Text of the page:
Personal Injury Help2018-10-16T14:28:32+00:00



Finding Legal Relief to Injuries Resulting from Accidents

Accidents almost always result in injuries. They have direct causal effects, wherein the injured person may be able to identify who is liable for the accident and ultimately the injuries sustained.

Legally, an injury is a violation of a person’s interest. A person’s constitutionally protected interest can be in the form of physical or mental well-being, property, and reputation.

Examples of injuries include:

* If a surgeon mistakenly amputates the right leg when the patient injured the left foot, the patient can sue the surgeon and hospital in negligence or medical malpractice suit.

* Two friends got into a fight. One hit the other with a bat, resulting in a broken rib. The injured party can file charges of assault and battery. The perpetrator may even face criminal penalties.

* A writer who keeps an opinion column in a local newspaper intentionally accuses a neighbor of committing petty crimes. The neighbor can sue the writer for defamation because there has been damage to his reputation.

Seeking Damages in Court

In these injury-related cases, the plaintiff seeks compensation for damages from the perpetrator. But according to law, there must first be a recognizable damage that has given rise to pain and suffering. If there are no physical damages, the plaintiff may pursue claims for psychological symptoms. There are, however, strict rules under how claims on such circumstances may succeed.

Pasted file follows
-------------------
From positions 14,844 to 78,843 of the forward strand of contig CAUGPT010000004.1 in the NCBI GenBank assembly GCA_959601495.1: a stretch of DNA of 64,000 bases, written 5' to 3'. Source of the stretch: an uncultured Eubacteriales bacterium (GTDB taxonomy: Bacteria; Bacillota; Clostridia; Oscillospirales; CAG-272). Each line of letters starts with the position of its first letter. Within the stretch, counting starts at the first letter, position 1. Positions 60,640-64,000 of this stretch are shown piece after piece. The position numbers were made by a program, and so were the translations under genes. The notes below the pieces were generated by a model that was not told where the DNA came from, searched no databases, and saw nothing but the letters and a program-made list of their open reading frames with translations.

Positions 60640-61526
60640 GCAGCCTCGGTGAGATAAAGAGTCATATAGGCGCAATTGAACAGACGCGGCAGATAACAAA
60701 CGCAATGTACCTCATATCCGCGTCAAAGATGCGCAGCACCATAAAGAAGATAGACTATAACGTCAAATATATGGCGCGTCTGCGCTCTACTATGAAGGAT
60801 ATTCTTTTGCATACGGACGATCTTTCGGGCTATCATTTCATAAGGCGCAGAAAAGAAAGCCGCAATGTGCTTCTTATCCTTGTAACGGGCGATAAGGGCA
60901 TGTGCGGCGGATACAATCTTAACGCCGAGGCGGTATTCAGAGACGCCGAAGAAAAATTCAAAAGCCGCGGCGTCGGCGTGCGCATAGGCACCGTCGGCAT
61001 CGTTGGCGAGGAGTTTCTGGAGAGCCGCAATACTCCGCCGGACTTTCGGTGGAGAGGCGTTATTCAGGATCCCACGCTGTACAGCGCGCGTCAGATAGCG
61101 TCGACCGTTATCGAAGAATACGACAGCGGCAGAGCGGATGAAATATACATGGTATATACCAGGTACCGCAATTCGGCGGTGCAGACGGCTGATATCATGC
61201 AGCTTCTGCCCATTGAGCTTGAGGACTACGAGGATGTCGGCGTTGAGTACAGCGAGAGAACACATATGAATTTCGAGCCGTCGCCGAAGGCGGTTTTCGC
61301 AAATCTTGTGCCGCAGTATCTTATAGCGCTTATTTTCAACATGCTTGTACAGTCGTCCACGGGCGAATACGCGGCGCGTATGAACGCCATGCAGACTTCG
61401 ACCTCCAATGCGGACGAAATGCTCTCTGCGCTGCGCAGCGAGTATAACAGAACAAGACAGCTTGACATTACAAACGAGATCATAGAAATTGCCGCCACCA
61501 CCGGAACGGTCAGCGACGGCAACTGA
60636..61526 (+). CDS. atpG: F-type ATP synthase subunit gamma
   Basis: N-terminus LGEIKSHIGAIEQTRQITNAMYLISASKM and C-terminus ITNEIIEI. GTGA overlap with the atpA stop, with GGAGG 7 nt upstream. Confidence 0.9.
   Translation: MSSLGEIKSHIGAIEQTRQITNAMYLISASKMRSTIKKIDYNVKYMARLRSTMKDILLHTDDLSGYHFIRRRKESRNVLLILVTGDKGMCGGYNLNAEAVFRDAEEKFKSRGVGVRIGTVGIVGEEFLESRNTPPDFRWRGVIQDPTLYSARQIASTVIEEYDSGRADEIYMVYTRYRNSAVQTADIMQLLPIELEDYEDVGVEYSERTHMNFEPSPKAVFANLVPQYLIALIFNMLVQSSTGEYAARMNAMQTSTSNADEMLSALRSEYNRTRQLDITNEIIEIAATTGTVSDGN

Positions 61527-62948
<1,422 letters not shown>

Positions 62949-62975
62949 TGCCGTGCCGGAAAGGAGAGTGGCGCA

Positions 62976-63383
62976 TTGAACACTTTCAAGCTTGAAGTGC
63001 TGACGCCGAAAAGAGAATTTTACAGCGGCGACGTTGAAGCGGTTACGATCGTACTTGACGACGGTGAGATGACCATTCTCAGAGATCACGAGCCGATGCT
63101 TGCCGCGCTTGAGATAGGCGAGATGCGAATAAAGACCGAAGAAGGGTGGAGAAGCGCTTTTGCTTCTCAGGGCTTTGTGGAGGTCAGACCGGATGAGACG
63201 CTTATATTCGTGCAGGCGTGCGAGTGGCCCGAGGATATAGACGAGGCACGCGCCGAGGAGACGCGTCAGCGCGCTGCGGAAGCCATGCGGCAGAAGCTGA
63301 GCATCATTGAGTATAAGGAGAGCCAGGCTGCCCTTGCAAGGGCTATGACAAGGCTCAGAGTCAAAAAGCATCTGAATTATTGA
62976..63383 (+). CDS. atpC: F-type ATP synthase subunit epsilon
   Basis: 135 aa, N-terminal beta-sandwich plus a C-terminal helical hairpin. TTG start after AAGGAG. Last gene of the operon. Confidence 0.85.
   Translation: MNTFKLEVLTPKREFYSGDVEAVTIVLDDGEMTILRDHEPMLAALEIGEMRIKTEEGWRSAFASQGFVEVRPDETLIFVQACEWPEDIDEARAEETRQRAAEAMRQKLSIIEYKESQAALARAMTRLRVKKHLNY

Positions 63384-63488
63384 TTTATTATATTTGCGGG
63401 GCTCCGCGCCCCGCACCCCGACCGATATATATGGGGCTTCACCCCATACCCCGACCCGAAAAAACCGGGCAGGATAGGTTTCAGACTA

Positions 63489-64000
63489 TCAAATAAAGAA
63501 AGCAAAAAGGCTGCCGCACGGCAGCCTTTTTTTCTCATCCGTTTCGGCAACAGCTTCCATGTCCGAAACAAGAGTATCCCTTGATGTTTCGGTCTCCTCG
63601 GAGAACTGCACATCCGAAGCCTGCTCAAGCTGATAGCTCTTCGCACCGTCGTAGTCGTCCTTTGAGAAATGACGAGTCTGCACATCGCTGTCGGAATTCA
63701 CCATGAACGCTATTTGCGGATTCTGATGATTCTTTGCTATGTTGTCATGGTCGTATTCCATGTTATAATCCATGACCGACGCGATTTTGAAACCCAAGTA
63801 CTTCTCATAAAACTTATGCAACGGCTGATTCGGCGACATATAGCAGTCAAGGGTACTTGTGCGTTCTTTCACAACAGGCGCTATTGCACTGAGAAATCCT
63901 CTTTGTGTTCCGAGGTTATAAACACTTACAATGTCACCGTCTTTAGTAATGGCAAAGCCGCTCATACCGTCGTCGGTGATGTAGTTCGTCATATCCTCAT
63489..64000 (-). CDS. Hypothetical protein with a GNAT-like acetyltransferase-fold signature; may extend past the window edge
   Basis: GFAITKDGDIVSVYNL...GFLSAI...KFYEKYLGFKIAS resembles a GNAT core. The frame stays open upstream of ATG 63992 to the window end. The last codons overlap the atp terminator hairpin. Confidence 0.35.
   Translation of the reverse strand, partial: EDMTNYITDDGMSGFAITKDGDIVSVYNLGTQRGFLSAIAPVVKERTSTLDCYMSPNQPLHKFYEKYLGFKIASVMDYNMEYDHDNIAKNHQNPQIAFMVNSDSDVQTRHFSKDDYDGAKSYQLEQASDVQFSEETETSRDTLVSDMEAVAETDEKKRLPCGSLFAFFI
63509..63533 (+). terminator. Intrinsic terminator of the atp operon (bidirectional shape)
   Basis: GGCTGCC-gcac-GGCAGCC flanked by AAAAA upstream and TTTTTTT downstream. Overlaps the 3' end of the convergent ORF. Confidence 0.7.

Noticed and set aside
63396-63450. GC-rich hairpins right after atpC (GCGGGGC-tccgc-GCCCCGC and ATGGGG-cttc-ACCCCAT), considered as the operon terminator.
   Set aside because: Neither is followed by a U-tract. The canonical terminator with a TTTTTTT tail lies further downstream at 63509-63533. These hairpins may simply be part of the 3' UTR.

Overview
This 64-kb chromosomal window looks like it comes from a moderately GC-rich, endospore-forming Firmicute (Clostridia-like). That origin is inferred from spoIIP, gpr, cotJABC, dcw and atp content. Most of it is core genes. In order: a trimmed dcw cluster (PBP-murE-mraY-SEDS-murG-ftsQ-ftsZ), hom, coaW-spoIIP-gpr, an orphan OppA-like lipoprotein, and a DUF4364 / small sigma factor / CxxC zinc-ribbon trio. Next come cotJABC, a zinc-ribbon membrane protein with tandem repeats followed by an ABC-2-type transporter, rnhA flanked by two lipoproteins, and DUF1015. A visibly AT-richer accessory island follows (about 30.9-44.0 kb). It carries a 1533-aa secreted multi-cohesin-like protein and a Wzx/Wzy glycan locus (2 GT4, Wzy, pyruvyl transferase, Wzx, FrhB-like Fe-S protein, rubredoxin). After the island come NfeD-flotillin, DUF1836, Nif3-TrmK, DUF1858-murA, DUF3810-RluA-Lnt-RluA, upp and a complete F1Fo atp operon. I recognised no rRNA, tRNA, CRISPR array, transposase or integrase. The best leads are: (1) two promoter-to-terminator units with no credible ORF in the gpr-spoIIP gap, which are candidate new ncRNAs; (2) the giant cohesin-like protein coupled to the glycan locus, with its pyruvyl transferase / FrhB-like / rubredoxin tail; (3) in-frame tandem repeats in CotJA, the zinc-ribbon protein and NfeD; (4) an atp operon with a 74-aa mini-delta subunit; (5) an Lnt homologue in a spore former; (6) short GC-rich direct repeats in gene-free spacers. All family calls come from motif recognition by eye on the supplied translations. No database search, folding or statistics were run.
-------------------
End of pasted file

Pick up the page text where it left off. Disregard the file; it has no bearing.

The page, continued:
Damages can either be compensatory or punitive. Compensatory damages refer to monetary compensation for the plaintiff’s injuries. On the other hand, punitive damages are reserved for outrageous violations wherein the defendant has acted with malice.

The level of compensation for damages will depend on the nature of the injury, as well as the losses and expenses that resulted. Establishing the at-fault party in court is usually easier compared to the task of determining the reasonable level of damages.

Pre-existing medical conditions may have an impact on the claim. Expert medical evidence will be needed to address these concerns.

Time Limit

In the US, there is a statutory period within which to file an action. The time limit is two years from the time of knowledge to bring a claim to court. The Statute of Limitations Act of 1957 provides the rules surrounding injury claims.

With regards to knowledge, this refers to the following information: time of injury, the significance of the injury, who the at-fault party is, and, if the injury is because of negligence, breach of duty or nuisance. In most cases, the time of knowledge will be the time the injury was sustained.

The rationale behind the time limit lies in the fact that the sooner a plaintiff proceeds with the claim, the easier it will be to show substantial supporting evidence. Also, the court believes that it is unfair for the defendant to live with the fear of potential legal action for a long time.

Should there be an unreasonable delay in bringing a claim to court, the court may decide to dismiss the case.

Need Help?

A personal injury lawyer can thoroughly prepare a claim case and legally fight for you. He/She has the knowledge and experience to deal with insurance companies, subpoena witnesses and experts to support your claim, analyze the evidence, negotiate a settlement, and apply the law to your advantage.